Christian fiction writer Carla Laureano is the two-time RITA Award-winning author of contemporary inspirational romance and Celtic fantasy. A graduate of Pepperdine University, she worked as a sales and marketing executive for nearly a decade before leaving corporate life behind to write fiction full-time. She currently lives in Denver with her husband and two sons, where she writes during the day and cooks things at night.
In this interview, Carla discusses her newest novel, Beneath the Forsaken City, which is book number two in her The Song of Seare Series.
FF: What inspired the story in your new book Beneath the Forsaken City?
This is the second book in the Song of Seare trilogy, which follows the attempt of two characters, Conor Mac Nir and Aine Nic Tamhais, to stop the sweep of evil magic from overtaking their island. In the first book, Conor was separated from Aine to save his life and build the skills he would need to face his foes, but there was always the tension between his call from God and his love for Aine. I turned up the tension even more in this second book by truly testing their devotion to their faith and to each other: only two days after being married, they’re shipwrecked and separated, with neither knowing if the other survived.
I was inspired by the idea that only God knows the full picture of our lives, and at times, we’re just walking blind into what looks like trial upon disaster. It’s easy to trust when you think God is giving you everything you ever wanted; it’s more difficult when it looks like He’s taking that all away.
FF; What can you tell us about the main characters in your book?
Conor and Aine are truly some of my favorite characters I’ve ever written. Conor isn’t the typical fantasy action hero, in that while he becomes exceptionally good with a sword, it’s through dedication and pure grit rather than any innate, otherworldly talent. In truth, he’s happier playing music and studying than he is fighting: he’s a gentle soul forced into an ugly situation. We share a “never say die” sort of approach to life, so it was easy to imbue him with that same stubbornness.
Aine, on the other hand, originally came as a response to the sudden spate of sword-wielding shieldmaidens in fantasy; I didn’t like the idea of physical prowess being the only kind of strength a woman could own. She’s actually pretty good with a bow and has a sharp mind for military strategy, being raised to someday take over clan leadership in her home country, but her real strength is her unwavering faith and her willingness to step into necessary roles, however distasteful, dangerous, or difficult. She is the real rock in this couple, and I felt like women could relate to that kind of strength.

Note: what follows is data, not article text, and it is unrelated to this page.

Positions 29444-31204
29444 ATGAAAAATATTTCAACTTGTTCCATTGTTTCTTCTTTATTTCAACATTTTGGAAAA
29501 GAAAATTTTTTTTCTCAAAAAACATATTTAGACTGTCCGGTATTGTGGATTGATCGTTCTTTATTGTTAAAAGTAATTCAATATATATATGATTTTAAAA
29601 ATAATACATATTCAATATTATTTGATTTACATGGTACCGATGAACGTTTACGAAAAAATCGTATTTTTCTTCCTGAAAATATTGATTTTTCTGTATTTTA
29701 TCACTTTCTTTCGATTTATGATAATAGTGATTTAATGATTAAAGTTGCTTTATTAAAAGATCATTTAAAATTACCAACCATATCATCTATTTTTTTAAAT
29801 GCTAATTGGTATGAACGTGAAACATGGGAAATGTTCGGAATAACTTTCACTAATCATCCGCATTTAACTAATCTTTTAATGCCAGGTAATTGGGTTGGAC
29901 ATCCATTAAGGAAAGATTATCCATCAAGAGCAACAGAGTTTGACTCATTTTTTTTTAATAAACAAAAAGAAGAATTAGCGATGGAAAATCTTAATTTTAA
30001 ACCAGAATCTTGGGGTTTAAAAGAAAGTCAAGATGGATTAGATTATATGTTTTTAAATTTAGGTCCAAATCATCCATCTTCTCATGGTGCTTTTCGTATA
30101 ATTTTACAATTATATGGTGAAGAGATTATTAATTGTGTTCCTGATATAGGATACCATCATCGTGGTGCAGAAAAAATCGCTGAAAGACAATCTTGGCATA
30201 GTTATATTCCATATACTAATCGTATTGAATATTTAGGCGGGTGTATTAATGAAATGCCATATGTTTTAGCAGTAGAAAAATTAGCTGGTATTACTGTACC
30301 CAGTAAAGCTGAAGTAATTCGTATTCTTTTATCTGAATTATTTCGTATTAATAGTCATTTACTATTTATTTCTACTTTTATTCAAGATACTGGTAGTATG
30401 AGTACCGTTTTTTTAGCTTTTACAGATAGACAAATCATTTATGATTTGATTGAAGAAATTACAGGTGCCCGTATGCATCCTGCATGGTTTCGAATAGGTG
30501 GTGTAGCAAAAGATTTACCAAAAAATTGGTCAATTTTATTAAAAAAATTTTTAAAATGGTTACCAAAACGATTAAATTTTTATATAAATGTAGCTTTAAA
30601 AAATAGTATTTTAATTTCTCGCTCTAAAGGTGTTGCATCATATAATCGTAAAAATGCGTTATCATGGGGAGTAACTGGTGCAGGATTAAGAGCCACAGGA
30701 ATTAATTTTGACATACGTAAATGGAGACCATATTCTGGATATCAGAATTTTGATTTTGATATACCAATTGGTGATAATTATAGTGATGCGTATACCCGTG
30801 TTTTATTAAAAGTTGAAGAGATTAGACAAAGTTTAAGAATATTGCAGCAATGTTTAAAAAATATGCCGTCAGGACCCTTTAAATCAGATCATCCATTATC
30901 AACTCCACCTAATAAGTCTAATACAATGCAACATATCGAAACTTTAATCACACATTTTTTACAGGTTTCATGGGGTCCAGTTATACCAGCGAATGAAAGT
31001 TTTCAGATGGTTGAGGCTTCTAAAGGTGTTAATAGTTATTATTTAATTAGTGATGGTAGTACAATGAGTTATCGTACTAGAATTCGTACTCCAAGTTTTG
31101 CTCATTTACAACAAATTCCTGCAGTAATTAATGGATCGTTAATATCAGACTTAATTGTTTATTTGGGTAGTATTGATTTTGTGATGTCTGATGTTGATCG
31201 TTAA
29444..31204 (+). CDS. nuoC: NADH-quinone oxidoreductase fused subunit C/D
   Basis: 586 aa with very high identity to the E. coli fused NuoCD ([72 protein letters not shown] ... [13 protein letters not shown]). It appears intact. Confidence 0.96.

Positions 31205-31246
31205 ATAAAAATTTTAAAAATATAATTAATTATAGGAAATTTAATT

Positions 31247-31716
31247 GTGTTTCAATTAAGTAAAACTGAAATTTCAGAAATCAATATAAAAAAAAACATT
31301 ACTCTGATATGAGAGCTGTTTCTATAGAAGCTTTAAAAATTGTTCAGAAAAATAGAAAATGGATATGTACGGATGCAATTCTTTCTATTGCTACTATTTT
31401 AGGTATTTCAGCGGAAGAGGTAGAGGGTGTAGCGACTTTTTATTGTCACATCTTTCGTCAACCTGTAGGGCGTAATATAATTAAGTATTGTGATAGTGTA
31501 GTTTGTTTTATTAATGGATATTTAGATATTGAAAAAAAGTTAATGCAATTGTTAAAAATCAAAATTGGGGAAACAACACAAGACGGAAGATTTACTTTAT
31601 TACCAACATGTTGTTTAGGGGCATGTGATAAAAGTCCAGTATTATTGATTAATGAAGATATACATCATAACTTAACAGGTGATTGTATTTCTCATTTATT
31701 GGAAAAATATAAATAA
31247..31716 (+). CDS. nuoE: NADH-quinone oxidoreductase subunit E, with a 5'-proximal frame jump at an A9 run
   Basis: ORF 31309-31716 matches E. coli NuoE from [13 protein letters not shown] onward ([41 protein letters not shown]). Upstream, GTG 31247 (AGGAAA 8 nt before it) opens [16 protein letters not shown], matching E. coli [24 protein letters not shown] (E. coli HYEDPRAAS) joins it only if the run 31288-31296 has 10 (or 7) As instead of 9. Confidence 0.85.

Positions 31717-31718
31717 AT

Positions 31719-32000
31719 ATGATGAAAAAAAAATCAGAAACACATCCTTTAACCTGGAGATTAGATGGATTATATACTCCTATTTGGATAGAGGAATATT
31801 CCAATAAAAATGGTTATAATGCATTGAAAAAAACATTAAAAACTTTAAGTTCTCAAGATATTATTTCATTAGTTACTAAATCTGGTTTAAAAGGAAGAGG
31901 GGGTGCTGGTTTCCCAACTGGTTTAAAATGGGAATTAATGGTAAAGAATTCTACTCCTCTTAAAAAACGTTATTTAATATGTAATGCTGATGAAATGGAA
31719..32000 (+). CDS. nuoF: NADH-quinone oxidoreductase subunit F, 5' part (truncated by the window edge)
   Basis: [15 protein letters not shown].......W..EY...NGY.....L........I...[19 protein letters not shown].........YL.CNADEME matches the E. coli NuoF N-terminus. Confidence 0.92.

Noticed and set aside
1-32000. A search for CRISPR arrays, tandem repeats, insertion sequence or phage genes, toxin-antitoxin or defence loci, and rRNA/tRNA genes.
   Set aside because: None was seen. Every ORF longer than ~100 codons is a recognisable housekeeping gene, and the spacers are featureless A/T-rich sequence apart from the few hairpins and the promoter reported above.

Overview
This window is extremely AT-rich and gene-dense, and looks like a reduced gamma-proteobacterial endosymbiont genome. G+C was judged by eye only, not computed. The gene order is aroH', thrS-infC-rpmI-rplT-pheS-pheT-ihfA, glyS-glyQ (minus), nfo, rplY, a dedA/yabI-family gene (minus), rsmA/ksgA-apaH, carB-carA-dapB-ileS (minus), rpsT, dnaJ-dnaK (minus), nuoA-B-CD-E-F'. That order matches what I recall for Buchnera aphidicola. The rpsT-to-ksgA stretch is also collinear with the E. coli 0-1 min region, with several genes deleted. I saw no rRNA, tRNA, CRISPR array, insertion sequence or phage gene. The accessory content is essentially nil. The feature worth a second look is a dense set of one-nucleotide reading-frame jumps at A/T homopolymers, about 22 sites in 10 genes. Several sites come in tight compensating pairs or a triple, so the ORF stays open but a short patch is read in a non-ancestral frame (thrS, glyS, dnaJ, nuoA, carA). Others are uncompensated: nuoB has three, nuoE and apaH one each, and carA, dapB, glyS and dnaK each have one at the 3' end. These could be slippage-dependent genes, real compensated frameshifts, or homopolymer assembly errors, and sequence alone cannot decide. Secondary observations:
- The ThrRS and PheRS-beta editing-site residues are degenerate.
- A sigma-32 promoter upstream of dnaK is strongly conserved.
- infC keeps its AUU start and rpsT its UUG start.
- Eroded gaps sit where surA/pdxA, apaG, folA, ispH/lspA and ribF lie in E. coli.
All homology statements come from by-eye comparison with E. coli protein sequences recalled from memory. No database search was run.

FF: Which character surprised you the most?
I’m not sure he surprised me the most, but I think the one that will surprise readers the most is Haldor, a Northman (Viking) who commands the settlement that captures Conor after his shipwreck. (I promise that this isn’t much of a spoiler… it happens in the first few chapters of the book!) We often get a picture of the Scandinavian raiders as being violent and pitiless warriors, thanks to Christian writers who took every opportunity to demonize them in literature in the early Middle Ages. Some of these stories are undeniably true, but their society also owned a rich and complex cultural life. I wanted to portray a more balanced picture of the people: while the violent aspects are true, they were still God’s children who needed to hear His truth.
FF: Why do you think storytelling is such a powerful way to share truth?
Science tells us why: when we read a story, the processes in our brains almost exactly mirror what we would happen were we to experience it in real life! Being able to step into someone else’s shoes, even fictional shoes, lets us see life from a different perspective. It makes us kinder, more empathetic, and more likely to reach out to people who aren’t exactly like us. From a spiritual perspective, I always like to quote a friend who says that stories “bypass the brain and go straight to the heart.” We’re much more likely to take spiritual messages to heart when we come to them gradually along with the characters than if we have them spelled out plainly for us.